“Ah.” It made sense in a Sinful, Louisiana, sort of way.
Ida Belle leaned closer to the microphone, grinning from ear to ear, and clearly moving in for the kill. “I promise to create a town bond to pay for the installation of an additional cooler at Francine’s. That way, everyone in Sinful can enjoy a serving of banana pudding on Sunday.”
The crowd went ballistic and Gertie lifted her hand for a high five. “Kill shot,” she said.
I slapped her hand and laughed. Only in Sinful could someone win a mayoral election on the strength of a banana pudding cooler.
It was almost dark by the time I dragged myself out of my Jeep and into the shower. Gertie left Main Street a couple of minutes before I did, and Ida Belle was still sitting on the stage, having a chat with her competition. His wife, Paulette, had long since abandoned her supportive role, claiming her hair spray couldn’t hold up to the humidity. Most of the town residents had wandered off home, leaving a big cleanup for tomorrow—something I was certain I’d get roped into and wasn’t looking forward to in the least, especially not in this heat.
I stood under the spray of water until my skin shriveled, then called myself done. I’d grabbed the occasional finger food during the rally but hadn’t had what I’d call a decent meal since breakfast. When I stepped out of the shower, my stomach launched a full protest. I pulled my long extensions back in the standard ponytail they’d grown to expect, threw on shorts and a T-shirt, and headed downstairs to rustle up a sandwich, chips, and the latest dessert concoction my friend Ally had asked me to test for potential sale in the bakery she wanted to open.
It didn’t take me twenty minutes to polish off the roast beef sandwich, chips, and something heavenly that Ally referred to as a summer tart, and then I headed back upstairs where I fell into bed and managed to go right to sleep without even putting on my noise-canceling headphones.
Banging on my front door woke me and I bolted straight out of bed, grabbing my pistol as I leaped. I landed in firing position, aiming at the door. It took a second for my mind to catch up to my body, and I realized the banging sound was downstairs at the front door and not an intruder.
One glance outside at the still-pitch-black sky and I knew this couldn’t be good. Still clutching my pistol, I hurried downstairs, trying not to remember that the last time I’d been awakened at an indecent hour, I’d been accused of murder.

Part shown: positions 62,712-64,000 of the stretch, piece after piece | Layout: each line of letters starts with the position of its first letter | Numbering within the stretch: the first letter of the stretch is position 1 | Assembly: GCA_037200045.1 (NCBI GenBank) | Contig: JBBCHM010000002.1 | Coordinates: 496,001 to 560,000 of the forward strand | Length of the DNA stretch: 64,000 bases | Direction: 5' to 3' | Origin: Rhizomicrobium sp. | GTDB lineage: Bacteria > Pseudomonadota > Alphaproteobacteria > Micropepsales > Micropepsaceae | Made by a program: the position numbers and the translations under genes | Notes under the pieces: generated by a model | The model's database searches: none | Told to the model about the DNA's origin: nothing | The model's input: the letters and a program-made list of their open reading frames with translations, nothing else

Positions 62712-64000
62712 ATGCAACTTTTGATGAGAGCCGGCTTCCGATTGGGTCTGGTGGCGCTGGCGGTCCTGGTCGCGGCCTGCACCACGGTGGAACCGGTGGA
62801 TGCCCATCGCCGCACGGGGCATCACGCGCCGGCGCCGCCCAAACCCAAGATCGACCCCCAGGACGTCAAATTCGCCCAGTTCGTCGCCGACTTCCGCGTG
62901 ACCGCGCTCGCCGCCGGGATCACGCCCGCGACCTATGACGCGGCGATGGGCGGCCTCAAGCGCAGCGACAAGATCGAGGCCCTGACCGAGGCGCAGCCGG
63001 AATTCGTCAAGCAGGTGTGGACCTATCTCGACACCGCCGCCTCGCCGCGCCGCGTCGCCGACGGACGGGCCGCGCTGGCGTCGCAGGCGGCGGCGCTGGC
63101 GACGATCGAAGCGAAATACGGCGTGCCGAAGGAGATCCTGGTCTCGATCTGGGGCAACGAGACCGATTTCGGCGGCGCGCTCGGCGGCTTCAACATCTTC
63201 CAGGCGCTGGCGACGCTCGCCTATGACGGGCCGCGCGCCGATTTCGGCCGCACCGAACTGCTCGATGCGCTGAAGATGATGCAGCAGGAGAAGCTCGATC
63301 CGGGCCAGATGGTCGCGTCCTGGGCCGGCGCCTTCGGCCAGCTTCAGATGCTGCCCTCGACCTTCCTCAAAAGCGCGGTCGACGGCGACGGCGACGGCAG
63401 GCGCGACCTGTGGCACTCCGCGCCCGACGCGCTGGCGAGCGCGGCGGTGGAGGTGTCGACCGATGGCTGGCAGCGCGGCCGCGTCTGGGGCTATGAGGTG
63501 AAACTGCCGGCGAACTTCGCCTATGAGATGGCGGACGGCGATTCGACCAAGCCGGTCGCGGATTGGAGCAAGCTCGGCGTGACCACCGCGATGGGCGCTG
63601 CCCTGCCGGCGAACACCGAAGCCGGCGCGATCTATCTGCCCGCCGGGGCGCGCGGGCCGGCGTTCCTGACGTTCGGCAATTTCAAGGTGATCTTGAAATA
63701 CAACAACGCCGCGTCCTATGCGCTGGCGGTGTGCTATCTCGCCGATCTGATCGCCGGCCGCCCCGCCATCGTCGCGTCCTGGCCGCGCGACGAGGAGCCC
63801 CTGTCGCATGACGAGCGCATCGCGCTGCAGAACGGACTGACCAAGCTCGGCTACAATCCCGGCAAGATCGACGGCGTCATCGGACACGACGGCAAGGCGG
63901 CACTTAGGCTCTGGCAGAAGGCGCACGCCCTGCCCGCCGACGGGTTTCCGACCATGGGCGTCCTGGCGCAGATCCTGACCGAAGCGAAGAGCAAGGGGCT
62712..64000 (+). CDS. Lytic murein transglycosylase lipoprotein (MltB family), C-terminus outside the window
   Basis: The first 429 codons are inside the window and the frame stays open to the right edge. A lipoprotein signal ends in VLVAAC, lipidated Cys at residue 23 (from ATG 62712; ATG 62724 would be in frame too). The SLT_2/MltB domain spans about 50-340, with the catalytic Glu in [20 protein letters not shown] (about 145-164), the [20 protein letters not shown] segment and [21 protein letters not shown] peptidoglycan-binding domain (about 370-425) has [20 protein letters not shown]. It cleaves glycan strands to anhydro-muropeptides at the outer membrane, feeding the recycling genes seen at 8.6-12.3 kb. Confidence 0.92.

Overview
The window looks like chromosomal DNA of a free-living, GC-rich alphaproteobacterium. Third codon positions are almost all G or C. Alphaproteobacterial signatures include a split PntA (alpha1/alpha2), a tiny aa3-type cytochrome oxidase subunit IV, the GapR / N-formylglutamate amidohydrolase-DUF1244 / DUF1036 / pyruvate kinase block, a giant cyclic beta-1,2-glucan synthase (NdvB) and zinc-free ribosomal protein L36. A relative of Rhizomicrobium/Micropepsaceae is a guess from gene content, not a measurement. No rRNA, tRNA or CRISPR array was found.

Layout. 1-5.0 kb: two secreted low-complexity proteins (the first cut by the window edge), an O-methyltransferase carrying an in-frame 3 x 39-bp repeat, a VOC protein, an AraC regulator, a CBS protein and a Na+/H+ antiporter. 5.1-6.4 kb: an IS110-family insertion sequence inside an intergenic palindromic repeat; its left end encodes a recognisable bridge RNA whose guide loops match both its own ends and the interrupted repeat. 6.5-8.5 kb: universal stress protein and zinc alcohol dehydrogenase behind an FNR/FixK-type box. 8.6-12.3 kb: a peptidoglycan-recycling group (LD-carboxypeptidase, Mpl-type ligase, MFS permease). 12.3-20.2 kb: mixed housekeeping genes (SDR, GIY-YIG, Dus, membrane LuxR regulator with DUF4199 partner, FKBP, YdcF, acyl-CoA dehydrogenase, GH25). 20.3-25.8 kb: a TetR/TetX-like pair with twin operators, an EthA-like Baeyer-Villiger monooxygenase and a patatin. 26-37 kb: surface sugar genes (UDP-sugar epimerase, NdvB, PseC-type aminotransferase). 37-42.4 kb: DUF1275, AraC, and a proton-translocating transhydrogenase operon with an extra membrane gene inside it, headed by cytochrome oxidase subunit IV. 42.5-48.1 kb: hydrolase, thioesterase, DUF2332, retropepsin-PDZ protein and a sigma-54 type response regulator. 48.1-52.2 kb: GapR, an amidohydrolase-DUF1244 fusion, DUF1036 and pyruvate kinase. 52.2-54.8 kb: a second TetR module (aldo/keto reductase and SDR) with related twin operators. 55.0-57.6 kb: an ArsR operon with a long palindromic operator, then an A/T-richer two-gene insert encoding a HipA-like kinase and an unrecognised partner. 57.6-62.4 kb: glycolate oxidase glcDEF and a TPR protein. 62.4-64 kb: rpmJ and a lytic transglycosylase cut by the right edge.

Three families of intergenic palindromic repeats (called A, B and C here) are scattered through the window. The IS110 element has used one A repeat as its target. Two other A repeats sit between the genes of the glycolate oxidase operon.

I eased the door open and the momentary relief when I realized it wasn’t Carter standing there disappeared in an instant when I saw the look on Gertie’s face.
“What’s wrong?” I asked as I motioned her inside.
She clutched the bottom of her sweater, twisting it into a knot, and I noticed that her hands shook as she twisted. In the short time I’d known Gertie, we’d been in some hairy situations, but I’d never seen her this worried. And that scared the crap out of me.
“Gertie, tell me what’s wrong.”
“Marie called me. She lives catty-corner to the Williamses. I don’t have all the facts, but the paramedics showed up about an hour ago and carried out a body bag.”
I sucked in a breath. “Which one?”
“Marie says Paulette ran out of the house and threw herself over the gurney, screaming and crying. The paramedics sedated her and put her in the ambulance with the body before they took off.”
I absorbed everything Gertie told me, trying to figure out what part of this story had her so vexed. So far, it seemed straightforward. “So Ted died. Why all the worry?”
“Carter sealed the house. Marie walked outside and heard him calling a forensics lab. He was holding a Baggie with a bottle in it.”
“He overdosed?” I asked, still not certain why Gertie was so stressed. “The coroner should be able to determine that.”
Gertie shook her head. “Marie said it was one of our cough syrup bottles in the Baggie. Marie said Paulette screamed ‘she killed him’ right before the paramedics dosed her.”
A flashback of Ida Belle, taking my last bottle of cough syrup…Ida Belle sitting on the makeshift stage, joking with Ted after everyone had left the rally…cycled through my mind on fast forward, and an enormous feeling of dread washed over me.
“Where did he get the bottle?”
Gertie’s lower lip trembled. “I’m afraid he got it from Ida Belle. She was holding one when I left.”
I nodded. “I gave it to her. It was my last one.”
I didn’t think it possible for Gertie to look even more depressed, but she managed it anyway. “I was hoping for another explanation, even though I figured that’s what you were going to say.”
“Did you call Ida Belle and warn her?”
“I called, but she didn’t answer, so I drove by but Carter’s truck was already parked outside her house. I knocked, but he wouldn’t let me in the house. Told me to go home and mind my own business.”
Gertie’s face flushed with anger. “Ida Belle is my oldest and dearest friend. Since when is she not my business?”
I patted Gertie’s arm in an awkward attempt to comfort her. This sort of thing was definitely outside my skill set. “Carter’s in cop mode right now. I’m sure he didn’t mean to imply that you had no stake in things.”
“Maybe,” Gertie said, refusing to be mollified, “but this isn’t some big city where we’re all strangers. Carter has known Ida Belle his entire life. You and I both know from experience that Ida Belle’s capable of killing someone, but Carter doesn’t know that side of her. And we know she wouldn’t move to lethal unless someone was creating a life-threatening situation. We were soldiers, not sociopaths.”
“I know.” And then it clicked with me that those two simple words I’d uttered, I meant 100 percent. Despite the fact that I’d known Ida Belle for less than two weeks, I was absolutely certain that she hadn’t killed Ted. I would have bet my cover on it.
One look at Gertie’s agonized expression, and I wondered if it might come down to that.